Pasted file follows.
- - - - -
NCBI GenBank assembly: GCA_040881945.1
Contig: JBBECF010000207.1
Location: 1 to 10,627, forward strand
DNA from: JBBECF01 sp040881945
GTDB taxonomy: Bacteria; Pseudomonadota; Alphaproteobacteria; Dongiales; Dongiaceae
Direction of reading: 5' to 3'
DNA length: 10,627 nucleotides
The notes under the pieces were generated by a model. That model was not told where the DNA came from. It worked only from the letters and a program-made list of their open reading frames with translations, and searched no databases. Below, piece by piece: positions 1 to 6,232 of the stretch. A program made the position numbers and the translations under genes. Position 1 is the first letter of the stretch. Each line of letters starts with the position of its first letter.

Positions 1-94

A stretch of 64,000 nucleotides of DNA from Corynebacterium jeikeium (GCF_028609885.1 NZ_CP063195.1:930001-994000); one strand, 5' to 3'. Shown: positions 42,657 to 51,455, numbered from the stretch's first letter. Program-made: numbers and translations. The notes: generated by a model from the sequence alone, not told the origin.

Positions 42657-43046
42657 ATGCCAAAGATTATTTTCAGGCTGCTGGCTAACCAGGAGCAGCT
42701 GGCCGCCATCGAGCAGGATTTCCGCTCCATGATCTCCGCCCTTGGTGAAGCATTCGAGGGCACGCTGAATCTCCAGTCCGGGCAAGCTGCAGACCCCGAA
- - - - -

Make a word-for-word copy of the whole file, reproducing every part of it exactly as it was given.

NCBI GenBank assembly: GCA_040881945.1
Contig: JBBECF010000207.1
Location: 1 to 10,627, forward strand
DNA from: JBBECF01 sp040881945
GTDB taxonomy: Bacteria; Pseudomonadota; Alphaproteobacteria; Dongiales; Dongiaceae
Direction of reading: 5' to 3'
DNA length: 10,627 nucleotides
The notes under the pieces were generated by a model. That model was not told where the DNA came from. It worked only from the letters and a program-made list of their open reading frames with translations, and searched no databases. Below, piece by piece: positions 1 to 6,232 of the stretch. A program made the position numbers and the translations under genes. Position 1 is the first letter of the stretch. Each line of letters starts with the position of its first letter.

Positions 1-94

A stretch of 64,000 nucleotides of DNA from Corynebacterium jeikeium (GCF_028609885.1 NZ_CP063195.1:930001-994000); one strand, 5' to 3'. Shown: positions 42,657 to 51,455, numbered from the stretch's first letter. Program-made: numbers and translations. The notes: generated by a model from the sequence alone, not told the origin.

Positions 42657-43046
42657 ATGCCAAAGATTATTTTCAGGCTGCTGGCTAACCAGGAGCAGCT
42701 GGCCGCCATCGAGCAGGATTTCCGCTCCATGATCTCCGCCCTTGGTGAAGCATTCGAGGGCACGCTGAATCTCCAGTCCGGGCAAGCTGCAGACCCCGAA